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The Deixis Press Weekly - Issue #52
It’s been a while, hasn’t it? I’ve been getting back into the swing of things after my long contract, and I’ve spent most of my time trying to make sure The Burn Street Haunting and The Cartoon Life and Loves of a Stupid Man get a good start in life.
Upcoming book stuff
Some of you have been asking about the launch! We are again having a two-book launch party at Vout-O-Reenee’s on 10 November. I’ll send out proper invitations sometime this week, but it would be brilliant to have as many of you there as possible. If you want to come and I haven’t invited you before, please just let me know and I’ll add you to the list.
Both books have had really good response from advance readers. Here are some reviews:
Gadz has created something that feels truly horrific and nasty without, on reflection, ever writing anything gratuitous or obscene. It's the atmosphere that sells the vibe and that's a truly remarkable achievement.
Imagine Stephen King's IT filtered through the sensibilities of Thomas Ligotti and Ramsey Campbell, and you'll still be nowhere near prepared for where this ends up. Brilliant and unsettling.
The tension and sense of unease never lets up! Mr Gadz draws you into this man’s mind and then royally messes with you until you too feel like the supernatural entity that has been hunting the main character since childhood is out to get you too.
A stylistically brilliant novel with an extremely unreliable and troubled narrator … The sympathetic but obtuse central character and command of language and dialogue reminded me of the works of Nabokov and John Kennedy Toole. Strongly recommended.
It’s a slow burn of a story, well written and plotted, and progressively claustrophobic. I was totally sucked into the book, and had to tear myself away last night in order to go to sleep. The novel isn’t for everyone. It’s definitely not light reading. But for those who like literary novels with an edge, it’s definitely worth reading.
This is one of those novels that really defy genre expectations. It's intriguing, creepy in some instances, and very well written but it's not overtly horrific in the traditional sense … I recommend this book for those who want a quieter and slowly unsettling horror read. You'll find a lot in here to enjoy.
Pretty good, huh? Just remember: the success of books and small presses is mostly down to . . . selling copies. And if you are able to be involved in the buying part of that equation, my authors and I really appreciate it. If not, please just share news of upcoming/existing books (from any small press, not just this one!) with people you think could be interested. And please do also know that I do all I can to keep my books’ prices reasonable—not easy in current circumstances, but it’s just about ok.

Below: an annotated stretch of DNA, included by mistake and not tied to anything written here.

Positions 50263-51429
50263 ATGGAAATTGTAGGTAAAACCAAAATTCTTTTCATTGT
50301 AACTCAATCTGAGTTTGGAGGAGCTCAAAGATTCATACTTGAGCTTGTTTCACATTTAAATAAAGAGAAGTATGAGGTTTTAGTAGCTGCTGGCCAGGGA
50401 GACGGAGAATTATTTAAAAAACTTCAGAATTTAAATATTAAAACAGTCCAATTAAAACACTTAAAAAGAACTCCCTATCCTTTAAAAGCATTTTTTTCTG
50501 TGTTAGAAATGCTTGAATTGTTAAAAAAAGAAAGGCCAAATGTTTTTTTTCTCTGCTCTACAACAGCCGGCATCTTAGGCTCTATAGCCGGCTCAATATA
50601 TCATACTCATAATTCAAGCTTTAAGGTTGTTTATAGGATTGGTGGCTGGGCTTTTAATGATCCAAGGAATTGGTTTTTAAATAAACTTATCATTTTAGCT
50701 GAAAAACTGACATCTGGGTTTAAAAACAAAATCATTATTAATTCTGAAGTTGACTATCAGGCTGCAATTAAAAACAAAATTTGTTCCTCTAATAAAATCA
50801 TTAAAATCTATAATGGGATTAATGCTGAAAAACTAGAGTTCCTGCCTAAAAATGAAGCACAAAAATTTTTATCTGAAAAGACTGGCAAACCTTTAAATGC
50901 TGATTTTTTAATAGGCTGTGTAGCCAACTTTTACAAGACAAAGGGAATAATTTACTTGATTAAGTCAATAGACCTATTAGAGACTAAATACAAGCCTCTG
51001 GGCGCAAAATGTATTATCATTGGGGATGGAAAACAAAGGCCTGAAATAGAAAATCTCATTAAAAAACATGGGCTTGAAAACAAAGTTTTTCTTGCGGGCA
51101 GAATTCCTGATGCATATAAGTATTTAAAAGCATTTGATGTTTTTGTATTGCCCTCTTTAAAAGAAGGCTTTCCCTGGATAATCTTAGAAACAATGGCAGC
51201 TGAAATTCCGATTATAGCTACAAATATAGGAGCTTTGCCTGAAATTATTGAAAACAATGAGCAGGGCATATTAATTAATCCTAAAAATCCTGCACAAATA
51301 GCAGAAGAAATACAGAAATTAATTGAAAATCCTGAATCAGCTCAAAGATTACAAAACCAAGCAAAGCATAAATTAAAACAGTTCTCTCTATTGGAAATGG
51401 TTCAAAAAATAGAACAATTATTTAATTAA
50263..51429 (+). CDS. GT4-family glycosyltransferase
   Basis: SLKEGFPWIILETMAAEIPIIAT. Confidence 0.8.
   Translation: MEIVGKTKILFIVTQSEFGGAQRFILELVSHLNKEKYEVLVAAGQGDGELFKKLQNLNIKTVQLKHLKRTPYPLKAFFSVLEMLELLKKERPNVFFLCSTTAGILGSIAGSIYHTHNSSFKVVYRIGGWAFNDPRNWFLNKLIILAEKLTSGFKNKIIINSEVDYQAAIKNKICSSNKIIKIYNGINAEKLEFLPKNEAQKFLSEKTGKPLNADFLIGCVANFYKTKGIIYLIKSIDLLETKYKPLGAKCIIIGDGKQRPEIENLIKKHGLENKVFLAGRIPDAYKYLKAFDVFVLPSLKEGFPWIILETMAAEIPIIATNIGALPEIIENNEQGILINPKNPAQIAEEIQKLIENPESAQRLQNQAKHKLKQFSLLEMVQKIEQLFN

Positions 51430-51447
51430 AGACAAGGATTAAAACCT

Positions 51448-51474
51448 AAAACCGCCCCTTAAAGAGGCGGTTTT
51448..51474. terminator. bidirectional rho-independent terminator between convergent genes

My website (which I need to update, and again will try to do this week) currently says that submissions are likely to open in autumn 2023. That’s pretty firmly now, but I have not opened for submissions. Here are some reasons:
Some of my existing authors have books coming out next year and the next too (I hope with me), so my slate is already theoretically full, depending how much money I want to spend.
I’m still holding out hope that I’ll be able to publish some books I’ve seen in the past, where I didn’t have the money to take them on before.
I’d quite like to write something myself once I’ve got these two books out the door. I think I have a little window then if I don’t try to take anything else on straight away.
The thing I’d like to write is about what it really means to be published by a large publisher, and how there are better and healthier options for most authors than pursuing the big 5 (or even the slightly smaller however-many), especially early on in their writing careers.
You may have gathered that, despite being a publisher, I am not particularly pro-publisher, any more than I am pro any business, whether that be Coca-Cola or a locally-owned franchise or an independent clothing shop. That is, I don’t see any business as inherently evil (not even Amazon! as we have explored in these very pages), but I’m also not going to pretend that they aren’t commercial entities with correspondingly commercial priorities.
I’d like would-be authors to understand where legitimacy comes from in writing—and I can tell you for free right now that being traditionally published simply is not it. But in pursuit of that fictional legitimacy, writers strive for those big contracts, and they can easily end up getting chewed up and spat out, no less impoverished than before, having attracted the brief attention of a fickle, easily distracted audience.
I’d quite like to talk about these things in more depth. The question is whether I can make a whole book about them. Maybe, maybe not (but at least nobody is making me write to a minimum word count before dropping me like last week’s banana).
I’d also quite like to put something together to help people get started in self-publishing, which is something I VERY MUCH BELIEVE IN. I’d like to talk to them not only about the functional how-tos, but also about the real costs of doing it well, the pitfalls they are likely to face, and, ultimately, the liberation it can bring. And maybe that’s a separate book.
Or maybe both of these ideas are just a series of blog posts. I don’t know yet. But I’d like to take some time to myself over the next few months to figure out how to do it properly. If you have any ideas you’d like to share, and/or anything you feel passionately about that you’d like to hear represented in any part of this work, feel free to comment or email me. (Also if you think it’s a terrible idea.)